Implicit Differentiation We'll look at a second way to compute derivatives, called implicit differentiation. We'veseen the derivatives of some well-known simple functions; however, sometimes functionsare defined in an complicated way and not necessarily written out as y equals a certainformula in terms of x. Example. Consider the equation y = x2 + 1. The derivative of this equation with respect to x is not a simple function of x. Or consider the equation y = x(1 + 2x), where we cannotsimply write out the derivative of y with respect to x as a function of x. In these situations,how do we find the derivative of y with respect to x? The way we will differentiate these equations is by using the implicit derivative. It is veryeasy to apply, as we will just try to differentiate both sides with respect to x and then solvefor dy/dx algebraically. Let us illustrate the method by means of an example. In this equation, Y is defined as afunction of x. We differentiate everything that appears in this equation with respect to x, sowe differentiate the left-hand side and obtain this term first, then differentiate this term,then differentiate this term.
On the right-hand side, differentiate zero. Of course, you get zero. Now differentiate thisterm here and you get 2y dy/dx. Differentiate this term and use the chain rule to get minusone over y - x2. Then differentiate y - x. So, differentiate y - x is dy/dx - dx/dx. To do this, use the product rule. You get xdy/dx + ydx/dx = y. Now you try to find out from this equation dy/dx. You regard dy/dx as an unknown quantity and then collect the terms involving dy/dx. Youthen move all other terms not involving dy/dx to the right side, leaving dy/dx alone on theleft side of the equation. This gives you the formula for dy/dx. The equation x equals sin y defines the function y in terms of x. In this case, the functionthat y in terms of x is y equals sin minus one x. We will find dy/dx by implicit differentiation. To find the derivative of sine, we start with the formula for differentiation and differentiateboth sides. The left-hand side is dx/dx, which equals one; the right-hand side getsdifferentiated and gives us cosine and then dy/dx.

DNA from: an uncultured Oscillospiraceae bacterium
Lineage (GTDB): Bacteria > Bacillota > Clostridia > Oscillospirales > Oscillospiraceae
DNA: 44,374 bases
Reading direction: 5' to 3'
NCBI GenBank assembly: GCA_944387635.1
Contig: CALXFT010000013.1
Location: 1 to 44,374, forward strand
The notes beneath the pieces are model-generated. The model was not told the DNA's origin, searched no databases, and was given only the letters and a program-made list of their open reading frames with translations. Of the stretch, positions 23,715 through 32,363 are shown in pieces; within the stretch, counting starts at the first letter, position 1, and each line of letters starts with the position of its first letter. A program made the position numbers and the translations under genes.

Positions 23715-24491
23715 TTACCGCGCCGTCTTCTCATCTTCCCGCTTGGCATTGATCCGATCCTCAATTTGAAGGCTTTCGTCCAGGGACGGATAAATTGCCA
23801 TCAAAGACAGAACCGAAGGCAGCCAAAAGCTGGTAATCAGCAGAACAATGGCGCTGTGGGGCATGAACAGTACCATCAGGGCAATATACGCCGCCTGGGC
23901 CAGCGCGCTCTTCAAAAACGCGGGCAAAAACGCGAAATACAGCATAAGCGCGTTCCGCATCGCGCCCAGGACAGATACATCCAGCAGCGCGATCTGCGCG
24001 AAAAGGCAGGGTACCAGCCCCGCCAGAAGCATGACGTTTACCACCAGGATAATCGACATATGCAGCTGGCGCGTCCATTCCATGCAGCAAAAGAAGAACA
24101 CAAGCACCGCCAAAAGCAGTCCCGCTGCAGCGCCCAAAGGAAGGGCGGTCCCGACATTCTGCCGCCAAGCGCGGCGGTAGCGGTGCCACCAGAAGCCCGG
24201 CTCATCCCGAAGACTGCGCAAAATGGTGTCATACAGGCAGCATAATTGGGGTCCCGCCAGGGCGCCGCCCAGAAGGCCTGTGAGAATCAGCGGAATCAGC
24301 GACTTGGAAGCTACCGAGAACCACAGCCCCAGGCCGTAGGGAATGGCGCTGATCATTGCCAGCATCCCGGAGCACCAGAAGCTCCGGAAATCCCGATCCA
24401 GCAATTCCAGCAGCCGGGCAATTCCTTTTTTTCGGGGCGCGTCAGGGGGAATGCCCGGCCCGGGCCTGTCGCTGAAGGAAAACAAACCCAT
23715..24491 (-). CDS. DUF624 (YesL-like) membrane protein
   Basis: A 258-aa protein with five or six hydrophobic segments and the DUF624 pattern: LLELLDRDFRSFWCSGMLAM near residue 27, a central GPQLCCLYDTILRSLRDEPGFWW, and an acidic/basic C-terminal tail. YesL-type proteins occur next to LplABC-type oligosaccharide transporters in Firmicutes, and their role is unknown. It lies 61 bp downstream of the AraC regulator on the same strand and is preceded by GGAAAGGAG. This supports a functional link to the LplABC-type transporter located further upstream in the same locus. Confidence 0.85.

Suppose we want to find dy/dx. We know that dy/dx is equal to one over cosine y. We canfind out what cosine y is by recalling a well-known formula, cosine y squared equals oneminus sin y squared. So, putting this value here, we get this expression for dy/dx. Now remember that y is equalto sin minus one x, so this formula also says differentiation of sin minus one x is equal tothis which is the same formula as we have seen earlier. We now look at the equation x2 + y2 = 9. We see that it defines a circle in the x-y plane,but it actually defines two functions. The circle in the x-y plane given by the equation x square plus y square equals nine iscentered at the origin and has a radius of three. It defines two functions: y one, square rootof nine minus x square; and x between minus three and three. The graph of this function is the blue one above the x-axis. It also defines another functionthat I denote by y cubed, which is minus square root of nine minus x square for the samerange of x. If the graph of this function is y two, the lower half of the circle represents a certainequation. However, this equation actually defines two functions: first, let's try to find thederivative for y one. To find the derivative of y two, we can use the formula dy = y dx. The result is dy = 2x - 1.To find the derivative of x one, we can use another formula, dx = x dy. Here, the result is dx= 2y - 1. The difference between these two formulas is a negative sign. We can differentiate this equation implicitly to find the derivative. Differentiating both sideswith respect to x, we get the following. On the left-hand side, we have: dx square, dx plus dy squared dx equals to d nine dxwhich is just zero. The derivative of this left-hand side equals two x plus two y, dy/dx. We can solve dy/dx as an unknown from this equation, and obtain dy/dx = -x/y. Now whythis is just one single formula while in the previous method we have two formulas?
They are the same because y can be either y one or y two. We get this formula here. If yequals to y two, then we get this formula here.